MS. REBECCA SHEIR
I'm Rebecca Sheir, and welcome back to "Metro Connection." Today's show is all about moonlighting, you know, splitting your time between a day job and an after-hours hobby or gig. We've already met two moonlighters, one who combines executive recruiting and rescuing dogs and another who does political consulting and art. In this next story, we're going to talk parenting and rock and roll.
MS. REBECCA SHEIR
Those two things together may kind of sound like an oxymoron. But back in 2006, a bunch of D.C. parents got together to form bands for an event known as Schoola Paloozza. And as Kavitha Cardoza found out, they've been rocking out together ever since.
MS. KAVITHA CARDOZA
Pete Willsey is going through his closet. There are 20 costumes in here. The druid costume won't do, the dictator costume isn't quite right, neither is the evil Wiggles costume. Willsey finally finds what he's looking for.
MR. PETE WILLSEY
This is one of my favorites, it's a jumpsuit that we had custom-made, Princess on the top and the D.C. city flag underneath that. And it says, Property of Chevy Chase D.C. Correctional Facility.
Three years ago, Willsey formed the band Princess, named after his daughters' obsession with all things girly. The band's logo is bold pink.
Then we decided it will always be in all caps to give it a little masculinity. And there you have it, perfect.
Willsey's daughter Lisa and son John are wearing Princess t-shirts.
MS. LISA WILLSEY
It's cool to see him, like, of all the songs that are popular. But sometimes he can be a tiny bit embarrassing, like the costume.
MR. JOHN WILLSEY
He wears funny costumes, like diapers.
They're referring to their dad's baby New Year costume. Princess is a band of mostly fathers, all lawyers, whose children go to Lafayette Elementary School in northwest D.C. They do punk rock covers of pop songs.
I am the "lead singer," end quotes.
Why end quote?
If you ever saw us play, you know, it'd be readily apparent.
Willsey and his bandmates do perform in public. Princess has done 35 gigs, including at local bars, block parties and school fundraisers at Lafayette. And bassist Hunter Bennett says they're open to more.
MR. HUNTER BENNETT
If any school, frankly, asked us to do anything, we would happily play for them for free or maybe even pay them to do it.
Willsey's garage has makeshift sound proofing.
This is a special occasion so we actually tune.
This is where they practice their teenybopper hits -- Miley Cyrus's "See You Again," Taylor Swift's "You Belong To Me," and Beyonce's "If I Were A Boy."
If you drink, now's a good time to have a beer before we start playing.
Consider yourself warned. In Princess's hands, the ballad starts out tender...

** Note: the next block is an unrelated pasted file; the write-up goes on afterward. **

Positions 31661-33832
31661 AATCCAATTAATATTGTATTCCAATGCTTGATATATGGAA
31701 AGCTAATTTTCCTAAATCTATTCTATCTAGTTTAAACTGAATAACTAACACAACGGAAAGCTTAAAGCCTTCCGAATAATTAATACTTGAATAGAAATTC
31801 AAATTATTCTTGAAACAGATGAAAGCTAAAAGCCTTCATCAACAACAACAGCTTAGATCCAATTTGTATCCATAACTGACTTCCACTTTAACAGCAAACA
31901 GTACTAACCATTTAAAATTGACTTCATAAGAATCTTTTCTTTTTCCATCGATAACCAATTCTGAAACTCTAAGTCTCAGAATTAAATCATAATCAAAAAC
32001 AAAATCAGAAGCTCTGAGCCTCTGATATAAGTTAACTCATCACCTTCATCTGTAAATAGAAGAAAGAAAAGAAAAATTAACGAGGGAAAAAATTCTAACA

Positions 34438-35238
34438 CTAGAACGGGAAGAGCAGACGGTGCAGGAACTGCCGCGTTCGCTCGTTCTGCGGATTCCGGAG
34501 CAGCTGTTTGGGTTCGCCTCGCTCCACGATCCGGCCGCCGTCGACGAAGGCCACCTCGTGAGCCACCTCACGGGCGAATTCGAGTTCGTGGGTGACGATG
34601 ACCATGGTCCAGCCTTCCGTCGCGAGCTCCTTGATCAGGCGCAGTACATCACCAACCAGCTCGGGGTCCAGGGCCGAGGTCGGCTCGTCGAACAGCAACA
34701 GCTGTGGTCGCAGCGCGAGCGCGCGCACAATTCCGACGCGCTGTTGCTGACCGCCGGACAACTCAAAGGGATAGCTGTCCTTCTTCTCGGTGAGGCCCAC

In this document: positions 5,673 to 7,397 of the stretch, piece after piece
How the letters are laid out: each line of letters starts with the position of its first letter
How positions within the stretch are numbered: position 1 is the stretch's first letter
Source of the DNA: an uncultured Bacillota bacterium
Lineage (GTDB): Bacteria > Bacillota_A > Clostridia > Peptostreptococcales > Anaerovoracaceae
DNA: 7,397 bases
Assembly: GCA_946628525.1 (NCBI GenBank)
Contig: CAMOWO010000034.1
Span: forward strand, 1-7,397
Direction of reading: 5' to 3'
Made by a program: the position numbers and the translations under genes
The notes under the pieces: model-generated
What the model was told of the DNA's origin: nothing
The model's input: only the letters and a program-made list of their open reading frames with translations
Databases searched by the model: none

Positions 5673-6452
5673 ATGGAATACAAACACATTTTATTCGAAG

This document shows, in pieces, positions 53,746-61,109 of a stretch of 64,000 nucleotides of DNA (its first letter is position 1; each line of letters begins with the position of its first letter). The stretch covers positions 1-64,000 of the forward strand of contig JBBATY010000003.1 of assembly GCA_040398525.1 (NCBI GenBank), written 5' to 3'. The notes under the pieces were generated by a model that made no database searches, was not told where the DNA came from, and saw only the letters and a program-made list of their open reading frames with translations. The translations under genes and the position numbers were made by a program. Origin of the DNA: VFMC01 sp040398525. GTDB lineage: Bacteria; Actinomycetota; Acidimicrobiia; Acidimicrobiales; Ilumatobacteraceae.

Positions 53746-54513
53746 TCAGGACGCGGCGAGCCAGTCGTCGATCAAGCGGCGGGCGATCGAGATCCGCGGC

And quickly becomes this.
Sweating, screaming, riving. And that, says drummer Vinny Badolato, is exactly what Princess is all about.
MR. VINNY BADOLATO
You know, as long as it's fast and kind of loud, that's sort of a Princess signature sound.
Speed and volume make up for a lot of mistakes and outfits.
Outfits, theatrics, jokes. Yeah, that's our musical floor plan.
We are masters of diversion. That's what Princess really is.
A few miles away, another parent-band Cheaper Than Therapy, is starting practice. Members' children go to Janney Elementary, Deal Middle and Wilson High Schools. Karen Harris is the lead singer.
MS. KAREN HARRIS
The name of the band is Cheaper Than Therapy. We are actually quite cheaper than therapy.
You don't have kids, do you?
Harris and drummer Pippa Trench met running Janney's Parent Teacher Association.
MS. PIPPA TRENCH
It's D.C. Public School, so there's always a financial crisis of some sort.
That means lots of meetings to organize fundraising events. But also, says Doug Harris...
MR. DOUG HARRIS
That's just the PTA stuff there. And on top of that we have soccer and baseball coaches. We run our kids to music lessons, theatre, musical, baseball, swimming, dance after school, language lessons and then homework as well.
And so this band was formed purely as a stress-reducer say members Trench, Harris and guitarist David Boris.
It gives you a real relief. It's like this busy, busy life going on. Everybody's really kind of wrapped up in what they're doing and this just takes you away from all that.
MS. ELAINE EAGLE
We want to sing things that are sort of not all about kids, because that's what our lives are. And this is sort of an escape from that.
MR. DAVID BORIS
And I think what's cool about the band is that it isn't done to play kiddie music for the kids, it's totally our thing.
Being part of a band also gives these parents some street cred with their children says Boris, Harris and backup vocalist Elaine Eagle.
My son thinks it's the greatest thing.
For some reason, I thought that the kids would be kind of embarrassed.
I would say they're not old enough yet to be embarrassed.
And we can't wait until it does embarrass them.
There have one or two times when the kids have asked us to turn it down, because it's been too loud.
In this crowded basement, the members of Cheaper Than Therapy are letting go of stress, meeting friends and banging on the drums.
I'm Kavitha Cardoza.
DCPS parents are trying to organize another Schoolapalooza for this fall. For more information and to see photos and videos of the bands Princess and Cheaper Than Therapy, visit our website, metroconnection.org.
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